Wilmcote House in Portsmouth is the one of the most ambitious refurbishments of its kind. It is the largest social housing block to have been refurbished to the highly ambitious EnerPHit standard, the retrofit equivalent of Passivhaus, with residents in situ.
Built in 1968, the building was heated by old, inefficient and expensive electric storage heaters with residents typically on key meters. Many residents were experiencing fuel poverty, under-heating their homes well below World Health Organisation (WHO) recommendations.
Portsmouth City Council decided to refurbish the block. This involved the super-insulation of Wilmcote House using ROCKWOOL products, roof replacement, installation of triple glazed windows, extension of the living areas, and more
ROCKWOOL UK commissioned the LSE to undertake a study of the social impact of the works, which have now been published in Retrofit to the Rescue. Key findings of the research include:
- The refurbishment has resulted in a marked improvement in the quality of life for residents, with improved thermal performance of the flats alongside better interior design and exterior appearance.
- At the outset, all interviewees had high expectations; their bills would go down, their homes would be warmer and the block would look nicer. Despite delays, all three expectations have been met.
- Portsmouth City Council has a good reputation with tenants and undertook meaningful engagement with the tenants throughout the retrofit process. The final design of the flats benefitted from resident feedback, which resulted in changes to the design of the kitchen and living room.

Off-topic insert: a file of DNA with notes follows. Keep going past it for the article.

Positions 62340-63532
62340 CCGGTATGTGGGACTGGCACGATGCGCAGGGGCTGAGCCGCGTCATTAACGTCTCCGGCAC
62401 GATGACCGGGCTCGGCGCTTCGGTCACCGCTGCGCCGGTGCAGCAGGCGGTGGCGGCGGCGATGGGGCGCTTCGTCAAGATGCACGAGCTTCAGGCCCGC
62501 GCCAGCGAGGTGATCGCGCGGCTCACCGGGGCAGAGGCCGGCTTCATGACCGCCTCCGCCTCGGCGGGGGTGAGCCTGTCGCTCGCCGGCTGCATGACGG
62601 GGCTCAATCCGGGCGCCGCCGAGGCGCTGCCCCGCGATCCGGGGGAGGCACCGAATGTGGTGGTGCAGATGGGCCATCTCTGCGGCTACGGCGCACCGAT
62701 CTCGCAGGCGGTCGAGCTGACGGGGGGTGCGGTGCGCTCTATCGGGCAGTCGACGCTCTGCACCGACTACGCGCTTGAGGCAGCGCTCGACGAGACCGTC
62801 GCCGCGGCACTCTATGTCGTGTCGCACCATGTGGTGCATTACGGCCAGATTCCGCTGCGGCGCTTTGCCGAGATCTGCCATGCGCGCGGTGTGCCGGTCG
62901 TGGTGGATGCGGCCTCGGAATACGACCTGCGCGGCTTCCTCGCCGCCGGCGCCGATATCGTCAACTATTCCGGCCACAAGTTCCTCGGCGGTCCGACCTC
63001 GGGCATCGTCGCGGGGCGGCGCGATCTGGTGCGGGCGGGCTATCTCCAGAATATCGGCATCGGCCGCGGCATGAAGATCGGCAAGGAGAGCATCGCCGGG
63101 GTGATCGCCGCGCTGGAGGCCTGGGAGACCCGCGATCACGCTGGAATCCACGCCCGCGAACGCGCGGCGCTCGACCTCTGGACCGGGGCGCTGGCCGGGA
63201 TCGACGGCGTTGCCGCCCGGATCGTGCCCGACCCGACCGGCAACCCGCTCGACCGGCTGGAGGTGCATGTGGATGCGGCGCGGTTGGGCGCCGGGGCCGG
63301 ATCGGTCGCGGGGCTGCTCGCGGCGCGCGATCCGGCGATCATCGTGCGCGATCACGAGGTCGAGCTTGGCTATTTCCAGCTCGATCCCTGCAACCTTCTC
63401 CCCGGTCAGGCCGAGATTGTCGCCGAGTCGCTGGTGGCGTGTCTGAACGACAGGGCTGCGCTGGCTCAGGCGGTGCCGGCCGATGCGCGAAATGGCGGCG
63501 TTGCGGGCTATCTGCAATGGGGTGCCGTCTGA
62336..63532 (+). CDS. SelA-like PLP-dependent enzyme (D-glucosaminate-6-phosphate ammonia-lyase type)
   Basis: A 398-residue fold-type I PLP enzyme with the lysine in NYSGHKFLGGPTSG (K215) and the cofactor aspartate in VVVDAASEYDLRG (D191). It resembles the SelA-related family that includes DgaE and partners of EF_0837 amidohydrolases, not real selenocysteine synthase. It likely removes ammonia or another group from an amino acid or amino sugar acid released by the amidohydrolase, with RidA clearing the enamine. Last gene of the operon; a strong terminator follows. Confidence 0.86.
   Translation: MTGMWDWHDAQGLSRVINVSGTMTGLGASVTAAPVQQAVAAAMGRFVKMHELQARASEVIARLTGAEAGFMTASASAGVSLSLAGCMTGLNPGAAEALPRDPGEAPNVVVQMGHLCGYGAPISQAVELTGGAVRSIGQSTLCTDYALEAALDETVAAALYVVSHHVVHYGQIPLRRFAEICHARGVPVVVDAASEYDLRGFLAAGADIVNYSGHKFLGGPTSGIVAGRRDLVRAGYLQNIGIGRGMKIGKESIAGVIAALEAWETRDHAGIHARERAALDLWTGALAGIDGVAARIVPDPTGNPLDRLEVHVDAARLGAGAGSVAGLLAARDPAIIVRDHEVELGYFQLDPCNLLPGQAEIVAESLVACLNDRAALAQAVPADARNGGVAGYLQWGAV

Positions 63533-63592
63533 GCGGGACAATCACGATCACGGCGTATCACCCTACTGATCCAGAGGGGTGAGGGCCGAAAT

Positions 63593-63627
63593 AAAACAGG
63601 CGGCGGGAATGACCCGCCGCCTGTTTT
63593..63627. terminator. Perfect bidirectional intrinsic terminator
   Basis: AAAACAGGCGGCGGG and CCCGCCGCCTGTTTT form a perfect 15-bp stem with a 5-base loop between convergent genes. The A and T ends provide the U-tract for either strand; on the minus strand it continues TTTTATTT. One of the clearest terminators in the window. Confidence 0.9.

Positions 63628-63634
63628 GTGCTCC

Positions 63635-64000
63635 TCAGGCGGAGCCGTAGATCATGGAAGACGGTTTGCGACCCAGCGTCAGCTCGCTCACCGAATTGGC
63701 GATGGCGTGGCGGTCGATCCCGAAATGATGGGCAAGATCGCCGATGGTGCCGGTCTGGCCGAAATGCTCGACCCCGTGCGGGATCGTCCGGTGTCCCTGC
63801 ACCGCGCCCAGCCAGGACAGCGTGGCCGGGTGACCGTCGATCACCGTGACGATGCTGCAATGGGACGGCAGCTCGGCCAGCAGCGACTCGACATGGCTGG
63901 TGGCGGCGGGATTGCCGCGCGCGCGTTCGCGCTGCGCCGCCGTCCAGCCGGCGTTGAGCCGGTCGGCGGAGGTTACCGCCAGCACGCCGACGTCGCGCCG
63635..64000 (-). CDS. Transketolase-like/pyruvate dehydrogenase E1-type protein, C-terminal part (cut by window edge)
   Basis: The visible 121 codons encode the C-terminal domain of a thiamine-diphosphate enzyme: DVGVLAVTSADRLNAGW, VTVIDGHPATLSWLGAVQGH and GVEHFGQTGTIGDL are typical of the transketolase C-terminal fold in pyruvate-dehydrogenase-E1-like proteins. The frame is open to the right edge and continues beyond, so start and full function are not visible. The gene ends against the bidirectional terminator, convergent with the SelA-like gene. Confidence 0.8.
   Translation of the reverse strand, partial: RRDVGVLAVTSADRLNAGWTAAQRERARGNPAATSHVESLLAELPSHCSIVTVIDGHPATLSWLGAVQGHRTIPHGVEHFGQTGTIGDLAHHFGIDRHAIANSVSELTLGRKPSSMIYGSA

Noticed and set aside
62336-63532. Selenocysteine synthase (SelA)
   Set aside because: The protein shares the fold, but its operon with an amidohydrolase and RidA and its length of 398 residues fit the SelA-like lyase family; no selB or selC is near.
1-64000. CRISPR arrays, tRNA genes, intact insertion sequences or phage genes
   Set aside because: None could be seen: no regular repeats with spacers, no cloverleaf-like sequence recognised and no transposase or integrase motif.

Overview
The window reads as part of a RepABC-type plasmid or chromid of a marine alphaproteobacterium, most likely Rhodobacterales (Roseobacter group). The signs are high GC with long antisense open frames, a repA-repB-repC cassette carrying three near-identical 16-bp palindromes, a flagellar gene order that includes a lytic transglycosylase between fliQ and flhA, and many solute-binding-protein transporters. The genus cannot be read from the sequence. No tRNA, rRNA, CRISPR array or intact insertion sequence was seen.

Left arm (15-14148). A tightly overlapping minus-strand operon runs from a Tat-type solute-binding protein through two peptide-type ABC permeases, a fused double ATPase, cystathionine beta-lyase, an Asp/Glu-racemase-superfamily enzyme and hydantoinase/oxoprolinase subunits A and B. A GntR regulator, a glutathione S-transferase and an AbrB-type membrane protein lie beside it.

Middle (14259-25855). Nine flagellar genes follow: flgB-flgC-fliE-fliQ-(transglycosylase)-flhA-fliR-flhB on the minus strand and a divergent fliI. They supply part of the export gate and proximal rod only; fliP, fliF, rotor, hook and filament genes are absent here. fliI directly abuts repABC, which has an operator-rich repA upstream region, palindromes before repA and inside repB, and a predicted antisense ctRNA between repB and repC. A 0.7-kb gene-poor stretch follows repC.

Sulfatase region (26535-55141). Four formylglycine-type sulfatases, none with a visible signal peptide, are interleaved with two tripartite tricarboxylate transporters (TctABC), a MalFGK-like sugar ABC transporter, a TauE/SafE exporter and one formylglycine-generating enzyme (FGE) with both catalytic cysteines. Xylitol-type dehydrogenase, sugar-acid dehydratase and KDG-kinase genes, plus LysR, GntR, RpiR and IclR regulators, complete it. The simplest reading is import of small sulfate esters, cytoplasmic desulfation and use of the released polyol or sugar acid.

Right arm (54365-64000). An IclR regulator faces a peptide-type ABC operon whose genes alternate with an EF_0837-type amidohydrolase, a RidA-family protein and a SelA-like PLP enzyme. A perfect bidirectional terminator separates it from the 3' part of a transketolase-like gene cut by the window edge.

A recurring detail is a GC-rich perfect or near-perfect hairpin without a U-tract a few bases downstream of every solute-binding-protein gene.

- The overall cost of the scheme was cheaper and less disruptive than the alternative of demolition and rebuilding.
Alongside the LSE study, the University of Southampton has been monitoring the thermal performance of the flats. The results emerging from this research are extremely encouraging.
They found that during the extremely low temperatures of winter of 2017-18, known as ‘The Beast from the East’, over 60% of the residents interviewed used their heating system less than once a month and nearly 40% never used their heating at all. Despite this, internal temperatures in virtually all flats remained well above WHO thresholds for human comfort.
Thermal upgrades to housing often result in either warmer, healthier living conditions or energy savings, but not both. The ambitious EnerPHiT standard pursued in the upgrade of Wilmcote House has enabled residents both to heat their homes to healthy levels whilst also delivering reductions in energy usage and thereby provides a successful model for how to fuel poverty and carbon reduction targets.
ROCKWOOL and LSE have previously worked together on a study of the social impact of the regeneration of the Edward Woods Estate in West London which resulted in two publications, High Rise Hope and High Rise Hope Revisited.